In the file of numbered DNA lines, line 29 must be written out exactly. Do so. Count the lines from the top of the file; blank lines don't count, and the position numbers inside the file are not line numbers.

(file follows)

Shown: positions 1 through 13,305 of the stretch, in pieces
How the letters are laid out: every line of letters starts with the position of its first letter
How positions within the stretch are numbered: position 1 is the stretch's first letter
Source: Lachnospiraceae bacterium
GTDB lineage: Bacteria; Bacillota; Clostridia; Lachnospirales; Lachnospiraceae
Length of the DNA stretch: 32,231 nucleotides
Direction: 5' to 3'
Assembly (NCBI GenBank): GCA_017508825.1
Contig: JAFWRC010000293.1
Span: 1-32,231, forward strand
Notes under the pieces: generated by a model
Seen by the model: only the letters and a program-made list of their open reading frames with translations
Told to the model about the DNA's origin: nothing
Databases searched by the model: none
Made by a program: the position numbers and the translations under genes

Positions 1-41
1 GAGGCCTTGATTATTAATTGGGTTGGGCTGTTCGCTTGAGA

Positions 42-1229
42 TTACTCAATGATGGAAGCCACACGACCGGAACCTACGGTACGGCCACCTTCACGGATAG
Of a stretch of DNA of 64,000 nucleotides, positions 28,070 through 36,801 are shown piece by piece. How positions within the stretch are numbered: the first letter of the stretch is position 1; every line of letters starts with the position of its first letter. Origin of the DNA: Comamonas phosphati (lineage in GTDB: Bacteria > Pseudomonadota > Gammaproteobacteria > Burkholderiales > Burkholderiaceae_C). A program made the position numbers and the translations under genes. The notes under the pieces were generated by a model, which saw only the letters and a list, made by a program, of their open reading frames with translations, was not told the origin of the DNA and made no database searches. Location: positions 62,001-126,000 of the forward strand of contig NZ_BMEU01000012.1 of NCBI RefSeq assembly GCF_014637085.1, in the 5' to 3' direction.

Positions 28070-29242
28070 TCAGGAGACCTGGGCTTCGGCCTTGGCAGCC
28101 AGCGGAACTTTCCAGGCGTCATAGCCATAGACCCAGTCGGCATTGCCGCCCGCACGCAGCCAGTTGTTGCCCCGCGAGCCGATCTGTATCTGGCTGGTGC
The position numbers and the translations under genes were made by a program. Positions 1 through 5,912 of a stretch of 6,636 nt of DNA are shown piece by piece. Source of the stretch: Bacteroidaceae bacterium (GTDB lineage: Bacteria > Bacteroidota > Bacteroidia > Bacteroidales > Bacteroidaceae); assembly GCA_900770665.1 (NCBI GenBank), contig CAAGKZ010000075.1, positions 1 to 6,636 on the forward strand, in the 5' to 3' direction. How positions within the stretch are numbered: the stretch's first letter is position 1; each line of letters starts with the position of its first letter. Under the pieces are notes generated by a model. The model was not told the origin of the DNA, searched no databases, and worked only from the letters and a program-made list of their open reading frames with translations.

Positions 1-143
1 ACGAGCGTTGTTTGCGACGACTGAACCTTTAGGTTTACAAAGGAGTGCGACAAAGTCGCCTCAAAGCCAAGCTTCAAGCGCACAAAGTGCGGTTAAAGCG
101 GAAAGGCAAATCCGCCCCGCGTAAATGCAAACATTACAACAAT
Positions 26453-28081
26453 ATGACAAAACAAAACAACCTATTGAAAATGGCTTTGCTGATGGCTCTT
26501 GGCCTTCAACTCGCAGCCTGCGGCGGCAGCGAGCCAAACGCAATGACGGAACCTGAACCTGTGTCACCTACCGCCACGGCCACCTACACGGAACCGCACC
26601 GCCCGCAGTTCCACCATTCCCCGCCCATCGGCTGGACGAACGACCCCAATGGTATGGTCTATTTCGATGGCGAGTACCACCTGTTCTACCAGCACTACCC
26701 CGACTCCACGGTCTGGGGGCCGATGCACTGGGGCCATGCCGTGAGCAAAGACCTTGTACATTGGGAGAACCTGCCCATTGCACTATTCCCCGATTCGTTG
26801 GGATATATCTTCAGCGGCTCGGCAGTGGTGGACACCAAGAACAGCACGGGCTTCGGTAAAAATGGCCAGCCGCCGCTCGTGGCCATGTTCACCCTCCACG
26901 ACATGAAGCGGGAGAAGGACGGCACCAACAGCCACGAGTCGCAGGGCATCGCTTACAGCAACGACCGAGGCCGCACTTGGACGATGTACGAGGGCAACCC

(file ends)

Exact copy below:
26453 ATGACAAAACAAAACAACCTATTGAAAATGGCTTTGCTGATGGCTCTT